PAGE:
Thursday, April 24, 2008
Hillary may pull it off
Aside from that, we are left to watch the maneuverings of the two candidates, Clinton and Obama. Clinton seems to be better at back-room gutter-level politics than Obama. Take the case of Michigan. Michigan broke the rules set by the Democratic National Committee by voting before February 5. Clinton and Obama at the time agreed to the rule. Obama honorably did not enter his name in the balloting that did take place. Clinton had her name on the ballot. Michigan voters were given the choice of "Clinton" or "Other." Of course "Other" could have been any of several candidates: Obama, Kucinich, Edwards, Gravel, Dodd, etc. "Clinton" received about 55 percent of the votes cast. Nobody believes that the vote represents a clear choice of Michigan Democrats for Clinton. If other names had been on the ballot, her vote would probably have been lower. According to the rules of the Democratic National Committee, the vote in Michigan shouldn't count.
Now Senator Clinton is insisting that it should count. She claims that she "won" Michigan and delegates chosen by the process in Michigan should be seated at the convention. To me, agreeing to ignore the vote in Michigan, then insisting that it be counted amounts to an example of underhanded gutter politics. More than one Democrat of my acquaintance is disgusted with Clinton.
The real reason for holding the primary elections early in the year, with several large States voting in February was to select the candidate early. The various Democratic elected officials favored Clinton early on and agreed to the early vote with the expectation that she would be able to gather enough delegates in February to clinch the nomination. It didn't work out that way. Upstart Obama came along and acquired a lot of delegates, too many to let Clinton claim the nomination after the February primary elections.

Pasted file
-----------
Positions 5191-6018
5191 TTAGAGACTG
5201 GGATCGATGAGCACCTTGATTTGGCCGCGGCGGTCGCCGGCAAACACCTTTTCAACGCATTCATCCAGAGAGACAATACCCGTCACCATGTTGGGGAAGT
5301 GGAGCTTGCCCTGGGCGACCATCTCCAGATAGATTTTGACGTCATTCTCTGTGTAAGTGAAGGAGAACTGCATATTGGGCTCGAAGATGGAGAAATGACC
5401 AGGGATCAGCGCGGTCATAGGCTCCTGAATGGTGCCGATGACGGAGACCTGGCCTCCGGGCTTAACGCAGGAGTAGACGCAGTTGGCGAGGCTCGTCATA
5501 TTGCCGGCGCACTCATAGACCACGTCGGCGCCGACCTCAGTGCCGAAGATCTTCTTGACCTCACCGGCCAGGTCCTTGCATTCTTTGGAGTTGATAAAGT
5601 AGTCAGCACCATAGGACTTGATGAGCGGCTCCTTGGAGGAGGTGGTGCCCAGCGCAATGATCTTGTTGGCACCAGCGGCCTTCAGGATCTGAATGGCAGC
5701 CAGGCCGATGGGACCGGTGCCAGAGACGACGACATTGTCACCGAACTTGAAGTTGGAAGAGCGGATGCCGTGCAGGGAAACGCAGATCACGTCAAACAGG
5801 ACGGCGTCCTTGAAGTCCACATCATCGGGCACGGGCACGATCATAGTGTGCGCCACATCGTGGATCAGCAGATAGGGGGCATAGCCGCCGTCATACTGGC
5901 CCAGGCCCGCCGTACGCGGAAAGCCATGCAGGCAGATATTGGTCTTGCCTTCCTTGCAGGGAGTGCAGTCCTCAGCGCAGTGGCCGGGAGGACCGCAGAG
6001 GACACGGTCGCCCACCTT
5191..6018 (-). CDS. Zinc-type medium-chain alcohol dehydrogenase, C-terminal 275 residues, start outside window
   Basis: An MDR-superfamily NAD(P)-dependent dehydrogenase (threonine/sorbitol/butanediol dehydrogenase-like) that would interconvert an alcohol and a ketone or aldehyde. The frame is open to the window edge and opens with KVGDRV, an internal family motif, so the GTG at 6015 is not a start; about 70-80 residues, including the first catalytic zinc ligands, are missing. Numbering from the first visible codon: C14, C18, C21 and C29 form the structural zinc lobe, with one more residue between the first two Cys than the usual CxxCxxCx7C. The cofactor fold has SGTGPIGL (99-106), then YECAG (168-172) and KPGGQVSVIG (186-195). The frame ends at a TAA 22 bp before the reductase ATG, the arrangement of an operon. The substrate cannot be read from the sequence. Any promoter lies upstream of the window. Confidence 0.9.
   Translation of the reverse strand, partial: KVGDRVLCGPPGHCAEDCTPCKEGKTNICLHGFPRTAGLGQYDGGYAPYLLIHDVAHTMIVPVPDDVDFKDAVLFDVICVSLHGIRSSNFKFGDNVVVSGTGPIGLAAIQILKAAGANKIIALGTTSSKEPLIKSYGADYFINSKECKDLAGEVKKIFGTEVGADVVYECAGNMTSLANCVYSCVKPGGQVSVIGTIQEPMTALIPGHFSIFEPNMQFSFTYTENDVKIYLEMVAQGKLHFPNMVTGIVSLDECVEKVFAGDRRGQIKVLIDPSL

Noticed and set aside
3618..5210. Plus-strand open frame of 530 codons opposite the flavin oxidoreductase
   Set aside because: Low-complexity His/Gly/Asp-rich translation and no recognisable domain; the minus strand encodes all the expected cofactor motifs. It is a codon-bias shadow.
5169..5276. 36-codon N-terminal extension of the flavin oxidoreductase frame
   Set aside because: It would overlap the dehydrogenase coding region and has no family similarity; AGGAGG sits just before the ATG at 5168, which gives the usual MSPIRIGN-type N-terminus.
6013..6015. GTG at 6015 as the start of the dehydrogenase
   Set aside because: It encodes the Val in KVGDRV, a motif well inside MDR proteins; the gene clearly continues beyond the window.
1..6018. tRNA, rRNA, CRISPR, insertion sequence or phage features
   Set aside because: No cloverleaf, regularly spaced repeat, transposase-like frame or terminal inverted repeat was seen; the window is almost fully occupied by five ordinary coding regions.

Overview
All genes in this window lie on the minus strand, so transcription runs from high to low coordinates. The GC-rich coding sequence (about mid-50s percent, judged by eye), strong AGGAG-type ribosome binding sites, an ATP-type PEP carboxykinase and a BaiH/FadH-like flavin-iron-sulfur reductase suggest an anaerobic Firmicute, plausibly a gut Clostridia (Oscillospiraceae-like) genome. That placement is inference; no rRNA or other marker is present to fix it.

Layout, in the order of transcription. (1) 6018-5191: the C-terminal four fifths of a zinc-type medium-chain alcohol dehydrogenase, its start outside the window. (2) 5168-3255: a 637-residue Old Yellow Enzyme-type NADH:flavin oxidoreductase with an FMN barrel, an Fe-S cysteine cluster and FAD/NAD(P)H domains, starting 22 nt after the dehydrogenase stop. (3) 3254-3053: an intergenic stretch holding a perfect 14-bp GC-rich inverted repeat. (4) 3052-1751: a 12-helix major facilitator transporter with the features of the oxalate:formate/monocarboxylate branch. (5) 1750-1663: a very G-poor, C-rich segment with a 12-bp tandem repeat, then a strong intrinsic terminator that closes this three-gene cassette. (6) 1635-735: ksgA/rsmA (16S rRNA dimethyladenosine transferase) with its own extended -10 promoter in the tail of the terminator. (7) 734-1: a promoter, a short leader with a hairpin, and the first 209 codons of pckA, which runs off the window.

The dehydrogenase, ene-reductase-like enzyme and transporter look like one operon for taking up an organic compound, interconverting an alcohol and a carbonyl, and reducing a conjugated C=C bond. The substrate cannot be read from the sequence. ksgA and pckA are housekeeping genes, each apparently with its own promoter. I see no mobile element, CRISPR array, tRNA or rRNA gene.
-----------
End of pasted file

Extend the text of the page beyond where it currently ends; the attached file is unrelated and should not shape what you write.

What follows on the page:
It's clear that the Democratic "machine" favored Clinton and probably still does. Democratic voters incline toward Obama. Clinton spent years working the "machine" and massaging the elected officials to grease the skids toward the nomination. She is one tough, determined lady and isn't going to give up the prize without an awful fight. She will do whatever it takes - reneging on promises and agreements, among other things - to gain the right to campaign against the Republican opponent in the fall.
All of this gutter politics may not dissuade dedicated Democrats like myself from voting for her if she does indeed become the Party's nominee. It will turn off some of the independent or non-partisan voters that we must depend on to win the general election next fall. Will enough of these independent voters support the presumably squeaky-clean and honest McCain rather than Hillary Clinton? This is a thought that I wish Hillary herself would consider and do some soul-searching about.